The modern study of genetics and DNA has shown that mushrooms (and other fungi) are more closely related to us humans than they are to plants. Here you see a mushroom and a mycologist (a fungal expert, in this case Dr Tom May) getting to know each other in the Melbourne Gardens of Royal Botanic Gardens Victoria.
This relationship makes some sense because fungi don't produce sugars using sunlight (i.e. they don't photosynthesise), their cell walls contain chiton rather than the cellulose found in plants (and chiton is found in the hard outer layer of insects), they contain proteins similar to those found in animals, and ... they can produce vitamin D.
Unlike humans, fungi don't seem to suffer from vitamin D deficiency but perhaps that's because the mushroom medical service is less interventionist. You can find reference to up to 80% of the humans in the USA being deficient in vitamin D. Whatever the real human deficit, vitamin D is certainly needed to allow calcium to be absorbed and turned into bone. Vitamin D is also implicated in keeping your brain healthy and its absence has been linked to various diseases and ailments.
I'll put my cynicism aside, although I'm tempted to put out a call for anyone who has had their vitamin D levels tested and been told they are sufficient. Let's start with the premise that humans need vitamin D for a healthy and worthwhile life, and that they can produce it from the action of sunlight on their skin.
So if you need more vitamin D you can risk skin cancer by exposing your surface to the sun, harvest the livers of cod (allowing them to ferment for a year if you are a traditionalist) or encourage some (edible) mushrooms in your lawn and then (if really edible) eat them. OK, there are few other sources of this vitamin but they are not as interesting.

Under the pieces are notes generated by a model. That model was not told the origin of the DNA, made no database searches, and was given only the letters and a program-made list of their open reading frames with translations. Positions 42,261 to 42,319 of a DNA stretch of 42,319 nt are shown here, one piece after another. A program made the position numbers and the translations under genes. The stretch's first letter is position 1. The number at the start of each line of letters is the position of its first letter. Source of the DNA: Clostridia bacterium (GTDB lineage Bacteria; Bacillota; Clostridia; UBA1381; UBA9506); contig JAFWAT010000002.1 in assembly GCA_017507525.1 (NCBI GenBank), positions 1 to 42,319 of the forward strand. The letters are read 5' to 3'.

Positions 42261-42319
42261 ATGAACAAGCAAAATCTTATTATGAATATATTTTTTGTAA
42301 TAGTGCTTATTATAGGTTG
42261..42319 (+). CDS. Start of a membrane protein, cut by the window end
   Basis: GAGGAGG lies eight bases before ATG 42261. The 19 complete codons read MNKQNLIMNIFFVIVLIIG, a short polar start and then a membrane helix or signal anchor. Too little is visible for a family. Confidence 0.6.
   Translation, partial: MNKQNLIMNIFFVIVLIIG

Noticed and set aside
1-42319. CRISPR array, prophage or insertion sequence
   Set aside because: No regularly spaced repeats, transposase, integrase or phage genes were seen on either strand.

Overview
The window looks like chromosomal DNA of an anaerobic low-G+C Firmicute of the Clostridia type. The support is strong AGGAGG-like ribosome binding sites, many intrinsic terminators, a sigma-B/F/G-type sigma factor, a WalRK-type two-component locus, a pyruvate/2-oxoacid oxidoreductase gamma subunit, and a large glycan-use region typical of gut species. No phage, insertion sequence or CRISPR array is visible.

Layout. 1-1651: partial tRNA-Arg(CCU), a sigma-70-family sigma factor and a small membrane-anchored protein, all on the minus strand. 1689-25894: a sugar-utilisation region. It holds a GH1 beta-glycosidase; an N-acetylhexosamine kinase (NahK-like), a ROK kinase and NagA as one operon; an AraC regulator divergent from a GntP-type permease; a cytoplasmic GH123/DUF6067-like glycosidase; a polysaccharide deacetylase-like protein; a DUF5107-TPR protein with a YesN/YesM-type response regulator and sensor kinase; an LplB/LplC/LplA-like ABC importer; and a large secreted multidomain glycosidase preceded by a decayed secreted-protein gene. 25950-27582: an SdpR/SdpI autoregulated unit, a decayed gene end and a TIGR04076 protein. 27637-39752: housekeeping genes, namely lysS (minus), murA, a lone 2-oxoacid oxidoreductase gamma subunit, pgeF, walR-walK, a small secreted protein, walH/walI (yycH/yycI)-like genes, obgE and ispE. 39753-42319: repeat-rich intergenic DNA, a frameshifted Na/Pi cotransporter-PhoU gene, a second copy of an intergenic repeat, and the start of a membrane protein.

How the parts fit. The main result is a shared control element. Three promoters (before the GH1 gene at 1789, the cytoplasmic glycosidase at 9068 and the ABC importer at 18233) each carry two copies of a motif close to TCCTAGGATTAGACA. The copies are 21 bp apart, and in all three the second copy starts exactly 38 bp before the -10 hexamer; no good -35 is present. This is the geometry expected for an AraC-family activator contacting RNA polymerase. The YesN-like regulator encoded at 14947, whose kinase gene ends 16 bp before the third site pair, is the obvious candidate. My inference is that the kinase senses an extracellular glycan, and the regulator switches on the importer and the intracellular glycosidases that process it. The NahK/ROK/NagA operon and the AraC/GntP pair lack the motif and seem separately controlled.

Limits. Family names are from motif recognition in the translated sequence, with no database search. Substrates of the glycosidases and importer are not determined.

Back in 2013 that ever reliable source of information, the UK Daily Mail, suggested we place our store-bought mushrooms out in the sun for half an hour to give us a dose equivalent to a tablet or two. Or if you prefer the view of a 'respected Australian scientist', Professor Rebecca Mason, head of physiology at Sydney Medical School, said (also in 2013) three or four small mushrooms left unwrapped on a plate in the 'midday summer sun' for two hours (longer in winter) will produce enough vitamin D for your average humans daily needs.
Although mushrooms and other fungi produce only one kind of vitamin D - called D2 - medical studies have (apparently) shown that the fungal dose can be as effective for humans as tablets with both D2 and D3. (Vitamin D1 is apparently less common and/or less important, as are D4 and D5.) Cooking doesn't damage the chemicals and may even help in their uptake.
All very interesting and another part of the evolutionary history shared by fungi and humans. What we need now is research into the well-being of those poor mushrooms produced in musty dark cellars.
Images: The plate of edible fungi is from a restaurant in Edinburgh, visited in September 2006. Here is the owner proudly showing me what would end up in my (very nice) pasta dish. I don't know that the mushrooms and other fungal fruiting bodies produced in this region would get much sunlight even when grown above ground.